Location: "Rigolin" room, CEn.Ser Rovigo Fiere, Viale Porta Adige, 45, 45100, Rovigo, Italy. Richard Stallman will explain how software patents obstruct software development. Software patents are patents that cover software ideas. They restrict the development of software, so that every design decision brings a risk of getting sued. Patents in other fields restrict factories, but software patents restrict every computer user. Economic research shows that they even retard progress. This talk will be accessible to all audiences and the public is encouraged to attend. If you register at http://www.opensourceexpo.it, for 15.00 EUR you will have access to the entire expo and will receive a complimentary gift bag.
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Event Resolved: Digital Restrictions Management Should Be Illegal.
by Matt Lee published Sep 20, 2007 last modified Oct 10, 2007 06:24 PM — filed under:
Detailed location: Linsley Chittenden Hall, room 102, Yale University, New Haven, CT. Richard Stallman will be hosted by the Yale Political Union and engage in a debate with students. This debate will be accessible to all audiences and the public is encouraged to attend.
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Event Octet Stream "Copyright vs. Community" and "Don't Even Think "Intellectual Property""
by Matt Lee published Sep 20, 2007 last modified Sep 24, 2007 02:16 PM — filed under:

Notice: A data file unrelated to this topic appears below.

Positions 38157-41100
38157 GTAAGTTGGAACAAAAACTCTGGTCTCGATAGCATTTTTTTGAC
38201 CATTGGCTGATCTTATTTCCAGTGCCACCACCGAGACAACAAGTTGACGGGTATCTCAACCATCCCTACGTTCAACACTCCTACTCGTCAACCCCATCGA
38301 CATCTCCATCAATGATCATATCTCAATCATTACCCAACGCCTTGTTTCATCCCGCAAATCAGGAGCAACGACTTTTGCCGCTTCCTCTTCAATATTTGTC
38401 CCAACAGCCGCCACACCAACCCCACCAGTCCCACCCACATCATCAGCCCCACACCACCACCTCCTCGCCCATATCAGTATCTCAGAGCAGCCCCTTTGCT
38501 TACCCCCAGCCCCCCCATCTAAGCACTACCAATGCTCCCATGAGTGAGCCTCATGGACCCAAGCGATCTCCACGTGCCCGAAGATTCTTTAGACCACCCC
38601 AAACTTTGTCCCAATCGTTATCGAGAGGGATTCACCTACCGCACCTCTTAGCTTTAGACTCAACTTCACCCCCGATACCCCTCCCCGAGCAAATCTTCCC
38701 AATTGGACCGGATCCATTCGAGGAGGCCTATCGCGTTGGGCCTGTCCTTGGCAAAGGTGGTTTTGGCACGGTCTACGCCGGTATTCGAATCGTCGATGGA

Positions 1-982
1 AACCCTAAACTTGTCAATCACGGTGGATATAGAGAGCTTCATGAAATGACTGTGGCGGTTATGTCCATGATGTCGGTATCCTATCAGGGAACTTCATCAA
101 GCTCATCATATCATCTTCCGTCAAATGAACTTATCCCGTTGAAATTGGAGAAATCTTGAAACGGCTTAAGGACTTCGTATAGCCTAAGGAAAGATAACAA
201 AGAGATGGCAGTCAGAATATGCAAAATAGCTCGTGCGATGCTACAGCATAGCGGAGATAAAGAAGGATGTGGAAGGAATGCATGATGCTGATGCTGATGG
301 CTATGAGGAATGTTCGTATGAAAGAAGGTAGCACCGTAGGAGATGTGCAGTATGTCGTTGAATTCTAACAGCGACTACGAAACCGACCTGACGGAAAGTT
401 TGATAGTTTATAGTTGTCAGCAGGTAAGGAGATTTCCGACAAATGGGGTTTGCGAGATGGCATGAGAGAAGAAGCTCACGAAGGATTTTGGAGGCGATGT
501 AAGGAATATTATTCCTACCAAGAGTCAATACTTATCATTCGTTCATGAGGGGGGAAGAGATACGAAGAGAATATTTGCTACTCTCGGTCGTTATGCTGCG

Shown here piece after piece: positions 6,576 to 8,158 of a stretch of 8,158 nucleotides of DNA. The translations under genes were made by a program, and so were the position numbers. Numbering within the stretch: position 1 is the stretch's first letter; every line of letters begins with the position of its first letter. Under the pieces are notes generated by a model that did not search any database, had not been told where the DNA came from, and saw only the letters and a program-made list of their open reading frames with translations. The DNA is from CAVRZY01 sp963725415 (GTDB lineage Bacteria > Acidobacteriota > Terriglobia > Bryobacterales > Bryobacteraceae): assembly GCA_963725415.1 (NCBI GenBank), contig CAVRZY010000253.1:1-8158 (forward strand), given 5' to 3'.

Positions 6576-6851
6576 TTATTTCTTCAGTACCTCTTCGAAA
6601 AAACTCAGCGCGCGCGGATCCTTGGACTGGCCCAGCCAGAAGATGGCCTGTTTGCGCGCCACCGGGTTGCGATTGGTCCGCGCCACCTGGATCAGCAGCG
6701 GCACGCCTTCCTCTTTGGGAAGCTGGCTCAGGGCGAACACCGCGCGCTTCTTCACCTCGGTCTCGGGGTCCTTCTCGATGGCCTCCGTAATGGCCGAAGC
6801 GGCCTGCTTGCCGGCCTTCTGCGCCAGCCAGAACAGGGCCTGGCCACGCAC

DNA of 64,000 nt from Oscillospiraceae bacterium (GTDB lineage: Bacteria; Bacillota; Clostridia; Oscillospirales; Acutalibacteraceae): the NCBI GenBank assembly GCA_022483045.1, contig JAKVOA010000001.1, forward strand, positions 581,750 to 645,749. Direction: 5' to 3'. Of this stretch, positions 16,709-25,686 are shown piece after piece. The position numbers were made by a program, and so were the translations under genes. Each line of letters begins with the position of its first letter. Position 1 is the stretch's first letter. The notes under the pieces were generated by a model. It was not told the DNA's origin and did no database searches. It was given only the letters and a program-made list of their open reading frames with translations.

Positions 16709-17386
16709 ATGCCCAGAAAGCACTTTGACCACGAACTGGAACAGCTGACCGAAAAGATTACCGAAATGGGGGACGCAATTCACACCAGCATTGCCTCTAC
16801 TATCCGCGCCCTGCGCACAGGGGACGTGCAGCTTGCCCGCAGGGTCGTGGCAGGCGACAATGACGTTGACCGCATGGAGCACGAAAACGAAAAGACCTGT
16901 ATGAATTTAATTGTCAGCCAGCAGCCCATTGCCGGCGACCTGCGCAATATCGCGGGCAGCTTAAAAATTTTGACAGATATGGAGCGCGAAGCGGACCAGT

Location: Nagoya University, 8F Auditorium, Graduate School of International Development Bldg., Furo-cho, Chikusa-ku, Nagoya City, Aichi Prefecture, Japan. Copyright developed in the age of the printing press, and was designed to fit with the system of centralized copying imposed by the printing press. But the copyright system does not fit well with computer networks, and only draconian punishments can enforce it. The global corporations that profit from copyright are lobbying for draconian punishments, and to increase their copyright powers, while suppressing public access to technology. But if we seriously hope to serve the only legitimate purpose of copyright—to promote progress, for the benefit of the public—then we must make changes in the other direction. This speech will be accessible to all audiences and the public is encouraged to attend. Attendance is free, but feel free to e-mail info@feedforth.org if you plan to attend (with your name and affiliation, if possible) as this will help the organizers plan.